Joe Root says it was the misery of 2013-14 that drove his determination in England’s Ashes series victory this summer.
Root’s two centuries were cornerstones of victories in Cardiff and then Nottingham, where England regained the urn after their 5-0 whitewash in Australia two winters ago.
There was an extra accolade for England’s middle-order linchpin too when the latest International Cricket Council rankings revealed he has deposed Australia’s Steve Smith as the world’s No 1 Test batsman.
His motivation throughout, though, has dwelt in those deeply uncomfortable memories not just of England’s crushing defeat down under but his part in it.
Root arrived in Australia in October 2013 as England’s rising star, expected to continue as captain Alastair Cook’s partner at the top of the order.
By the final Test, he was dropped after a run of poor form – having from the outset been shunted down the list in favour of Michael Carberry.
The 24-year-old Yorkshireman has found a new place for his country, first at number five and now four – and as Cook’s vice-captain too, is seen by many as the foundation on which England will build their team for years to come.
His 2015 Ashes average stands at 73.83 after four Tests, is almost 35 an innings ahead of the nearest Englishman beneath him and almost 30 more than Smith’s too – despite the Australian’s double-century at Lord’s. It is a world away from his 192 in eight innings before making way for Gary Ballance in Sydney 19 months ago – an experience Root can still not forget.
Recalling it again in the glow of England’s series-clinching innings victory at Trent Bridge, he said: “I can’t speak for other people, but personally that was the inspiration.
“Knowing what we went through there – all that hurt and pain, all the stuff we’ve had to overcome since then – I think the way we have handled ourselves has been brilliant, and it’s shown by the performances we’ve put in on the field.”
It has brought elation in place of the dejection which resulted in a raft of management and personnel changes.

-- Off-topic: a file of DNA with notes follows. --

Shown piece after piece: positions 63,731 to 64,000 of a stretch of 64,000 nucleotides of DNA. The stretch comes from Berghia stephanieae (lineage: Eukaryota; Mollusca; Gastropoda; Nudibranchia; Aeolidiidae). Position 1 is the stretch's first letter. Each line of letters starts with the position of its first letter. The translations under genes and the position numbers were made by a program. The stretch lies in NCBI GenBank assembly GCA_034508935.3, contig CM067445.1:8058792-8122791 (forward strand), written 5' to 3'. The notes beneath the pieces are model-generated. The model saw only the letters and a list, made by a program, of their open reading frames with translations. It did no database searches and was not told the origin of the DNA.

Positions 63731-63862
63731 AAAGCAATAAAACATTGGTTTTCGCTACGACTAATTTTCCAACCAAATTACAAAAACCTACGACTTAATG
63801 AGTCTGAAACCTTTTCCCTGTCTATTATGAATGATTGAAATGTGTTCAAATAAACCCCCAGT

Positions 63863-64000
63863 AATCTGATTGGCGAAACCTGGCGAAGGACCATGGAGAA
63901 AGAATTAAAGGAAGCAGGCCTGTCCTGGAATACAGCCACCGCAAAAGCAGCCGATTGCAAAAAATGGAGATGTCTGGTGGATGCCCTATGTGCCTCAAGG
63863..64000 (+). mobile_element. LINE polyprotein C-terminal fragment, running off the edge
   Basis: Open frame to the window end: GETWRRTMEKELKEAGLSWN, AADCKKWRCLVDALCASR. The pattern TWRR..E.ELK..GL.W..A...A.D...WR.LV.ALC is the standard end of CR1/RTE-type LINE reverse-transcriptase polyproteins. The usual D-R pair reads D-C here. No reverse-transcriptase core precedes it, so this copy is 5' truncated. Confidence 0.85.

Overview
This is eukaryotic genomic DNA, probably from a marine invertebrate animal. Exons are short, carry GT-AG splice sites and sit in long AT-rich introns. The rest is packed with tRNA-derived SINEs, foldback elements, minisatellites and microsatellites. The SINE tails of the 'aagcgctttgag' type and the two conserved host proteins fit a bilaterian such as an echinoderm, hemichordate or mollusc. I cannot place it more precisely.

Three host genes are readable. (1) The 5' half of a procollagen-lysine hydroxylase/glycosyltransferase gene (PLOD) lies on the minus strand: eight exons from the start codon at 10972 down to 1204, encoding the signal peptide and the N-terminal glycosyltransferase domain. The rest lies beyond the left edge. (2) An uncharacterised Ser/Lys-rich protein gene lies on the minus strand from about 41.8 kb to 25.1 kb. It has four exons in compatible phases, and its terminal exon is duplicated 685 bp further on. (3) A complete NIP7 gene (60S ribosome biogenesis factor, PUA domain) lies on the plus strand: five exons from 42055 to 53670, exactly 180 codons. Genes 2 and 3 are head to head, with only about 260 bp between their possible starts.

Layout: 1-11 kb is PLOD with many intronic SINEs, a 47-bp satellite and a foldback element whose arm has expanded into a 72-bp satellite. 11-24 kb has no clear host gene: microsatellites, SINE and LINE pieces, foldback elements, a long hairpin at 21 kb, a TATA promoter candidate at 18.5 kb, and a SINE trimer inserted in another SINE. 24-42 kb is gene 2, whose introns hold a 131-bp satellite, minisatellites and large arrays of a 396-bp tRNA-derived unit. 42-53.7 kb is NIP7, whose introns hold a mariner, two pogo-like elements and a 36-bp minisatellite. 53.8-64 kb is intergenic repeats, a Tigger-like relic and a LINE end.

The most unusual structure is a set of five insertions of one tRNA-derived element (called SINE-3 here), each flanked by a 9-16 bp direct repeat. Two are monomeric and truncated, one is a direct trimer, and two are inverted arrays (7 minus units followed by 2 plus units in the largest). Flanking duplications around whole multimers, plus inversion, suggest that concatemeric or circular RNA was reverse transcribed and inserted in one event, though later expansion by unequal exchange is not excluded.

The distress was individual as well as collective, but has in time borne a much sweeter fruit.
“That was a tough tour – so when you get into a position of strength out in the middle and you know what it’s like to be on the wrong side of it, you want to make sure you drive it home,” said Root.
“You want to make sure you’re not in that position again. That’s something that has always been in the back of my mind.
“It’s definitely one of the reasons why this is so enjoyable.”
Root had restated his case abundantly before the first Investec Test in Cardiff – where he made 134 and 60 – and had confidence he was not the only one able to rise to a new challenge.
“I definitely knew at the start of the series we were capable of achieving what we have,” he said.
“Everyone, throughout the series, has made valuable contributions along the way. It’s not been a series where one or two men have carried the team. Everyone has chipped in with performances. Going forward, that stands us in great stead.”
Some are already advocating it is time for Root to replace Cook in charge of the team. He disagrees. “As far as captaincy is concerned, Cooky has done exceptionally well,” said Root.
“He’s just won the Ashes for the second time in three attempts, so I hope he’ll be in charge of us for a long time.
“He has been a fantastic captain throughout the series and throughout this summer, as he was before that.
“There have been times when we haven’t backed him up, but thankfully this series we have and we hope that will continue.”
Root may statistically be looking down on the rest of the world’s batsmen, but he believes self-improvement is still needed and is more comfortable reflecting on England’s success than merely his own.
“My game is nowhere near perfect,” he said. “I have a lot of things I want to work on. You have personal goals. But it is nowhere near the front of my mind. It’s about having days like this and being part of something as special as this with this group of players. It’s been such a complete team performance.”